The largest of the international groupings of non-great powers is the Organization for Islamic Cooperation (OIC). Officially founded in 1972 as the Organization of the Islamic Conference, it now has 57 member states and proclaims itself the collective voice of the Muslim world, with the aim of “safeguarding and protecting the interests of the Muslim world in the spirit of to promote international peace and harmony “.
Self-interest expressed in cliché terms characterizes the objectives of these organizations and, in fact, limits their chances of defending viable alternative worldviews capable of redefining international human relations beyond the framework of the great powers.
Malaysia has in many cases been a major player in these international bodies, and there is no reason for its stature in this context to diminish in the future. In fact, it is expected to grow as its economy goes global.
In conclusion, we must certainly not forget the Socialist International. Having acquired its present form at the 1951 Frankfurt Congress, it now has 134 political parties and organizations from all over the world. With a rich heritage dating back to the early days of the French Revolution and now possessing a clear social democratic agenda, this group has an ideological paradigm that goes beyond mere notions of peace and national sovereignty and, therefore, promises to stay a viable alternative to the paradigms defined by the great powers, especially in the post-neoliberal era.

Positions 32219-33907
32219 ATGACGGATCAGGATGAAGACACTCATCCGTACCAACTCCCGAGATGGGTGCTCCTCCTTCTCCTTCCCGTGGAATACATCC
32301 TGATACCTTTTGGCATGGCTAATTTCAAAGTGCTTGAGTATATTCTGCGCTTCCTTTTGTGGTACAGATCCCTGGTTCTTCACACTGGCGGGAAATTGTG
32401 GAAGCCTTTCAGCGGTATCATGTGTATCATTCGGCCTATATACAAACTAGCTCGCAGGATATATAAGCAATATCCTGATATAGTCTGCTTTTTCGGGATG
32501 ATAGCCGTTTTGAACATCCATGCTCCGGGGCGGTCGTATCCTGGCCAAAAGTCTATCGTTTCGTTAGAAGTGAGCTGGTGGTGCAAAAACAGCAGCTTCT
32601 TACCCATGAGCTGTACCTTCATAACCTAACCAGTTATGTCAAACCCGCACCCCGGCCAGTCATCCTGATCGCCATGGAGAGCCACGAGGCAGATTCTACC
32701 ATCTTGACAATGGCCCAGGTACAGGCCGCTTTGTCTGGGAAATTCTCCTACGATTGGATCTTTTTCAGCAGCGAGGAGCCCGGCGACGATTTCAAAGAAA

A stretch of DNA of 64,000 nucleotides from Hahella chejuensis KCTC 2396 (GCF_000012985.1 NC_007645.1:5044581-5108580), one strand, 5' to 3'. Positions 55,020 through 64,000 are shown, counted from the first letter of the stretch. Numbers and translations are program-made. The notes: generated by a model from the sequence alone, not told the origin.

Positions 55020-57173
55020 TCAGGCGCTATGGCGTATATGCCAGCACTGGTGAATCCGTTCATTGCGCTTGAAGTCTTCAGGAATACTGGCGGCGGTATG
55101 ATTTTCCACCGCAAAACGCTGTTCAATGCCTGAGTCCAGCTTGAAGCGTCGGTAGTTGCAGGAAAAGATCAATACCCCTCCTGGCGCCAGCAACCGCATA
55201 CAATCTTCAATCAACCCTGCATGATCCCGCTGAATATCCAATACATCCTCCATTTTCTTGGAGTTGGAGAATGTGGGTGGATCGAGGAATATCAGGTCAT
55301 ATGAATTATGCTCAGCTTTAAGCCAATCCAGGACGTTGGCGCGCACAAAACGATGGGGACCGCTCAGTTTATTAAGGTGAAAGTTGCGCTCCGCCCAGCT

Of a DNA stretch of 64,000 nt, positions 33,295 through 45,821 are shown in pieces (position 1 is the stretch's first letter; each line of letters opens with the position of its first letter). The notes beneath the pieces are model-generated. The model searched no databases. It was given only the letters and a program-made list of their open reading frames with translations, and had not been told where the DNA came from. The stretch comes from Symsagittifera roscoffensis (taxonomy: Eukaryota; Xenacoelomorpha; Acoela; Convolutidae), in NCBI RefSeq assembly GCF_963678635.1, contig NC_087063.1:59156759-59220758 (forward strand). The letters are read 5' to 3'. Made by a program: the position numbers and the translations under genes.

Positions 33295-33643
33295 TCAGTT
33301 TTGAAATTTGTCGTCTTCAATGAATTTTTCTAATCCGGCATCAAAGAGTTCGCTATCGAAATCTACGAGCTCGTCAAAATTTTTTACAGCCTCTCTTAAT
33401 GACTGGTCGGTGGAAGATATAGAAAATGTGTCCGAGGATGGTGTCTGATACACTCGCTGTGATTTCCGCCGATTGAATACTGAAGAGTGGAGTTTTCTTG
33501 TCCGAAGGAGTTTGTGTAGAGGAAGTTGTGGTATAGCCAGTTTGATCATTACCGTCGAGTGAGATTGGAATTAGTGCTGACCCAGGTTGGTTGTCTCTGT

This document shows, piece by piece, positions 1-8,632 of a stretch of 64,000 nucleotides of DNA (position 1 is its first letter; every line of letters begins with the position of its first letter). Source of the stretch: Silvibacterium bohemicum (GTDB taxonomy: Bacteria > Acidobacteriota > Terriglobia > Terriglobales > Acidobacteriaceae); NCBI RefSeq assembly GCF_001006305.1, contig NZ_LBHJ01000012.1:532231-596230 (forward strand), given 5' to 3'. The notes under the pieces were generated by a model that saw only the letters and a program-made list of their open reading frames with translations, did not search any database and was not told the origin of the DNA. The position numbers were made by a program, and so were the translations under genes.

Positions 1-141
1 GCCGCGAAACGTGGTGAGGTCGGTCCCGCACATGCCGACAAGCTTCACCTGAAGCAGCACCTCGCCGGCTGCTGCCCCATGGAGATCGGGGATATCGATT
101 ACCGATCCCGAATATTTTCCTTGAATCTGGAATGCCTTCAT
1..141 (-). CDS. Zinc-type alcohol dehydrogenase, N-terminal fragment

The ability of bodies such as NAM or ASEAN or the OIC to embrace more in-depth experiences drawn from attempted alternative worldviews will determine their sustainability and credibility in the current era of increasing tensions between the great powers. In this, Malaysia has a proud role to play.
Datuk Dr Ooi Kee Beng is the Executive Director of the Penang Institute. His recent books include The Eurasian Core: Dialogues with Wang Gungwu on the History of the World (ISEAS 2016).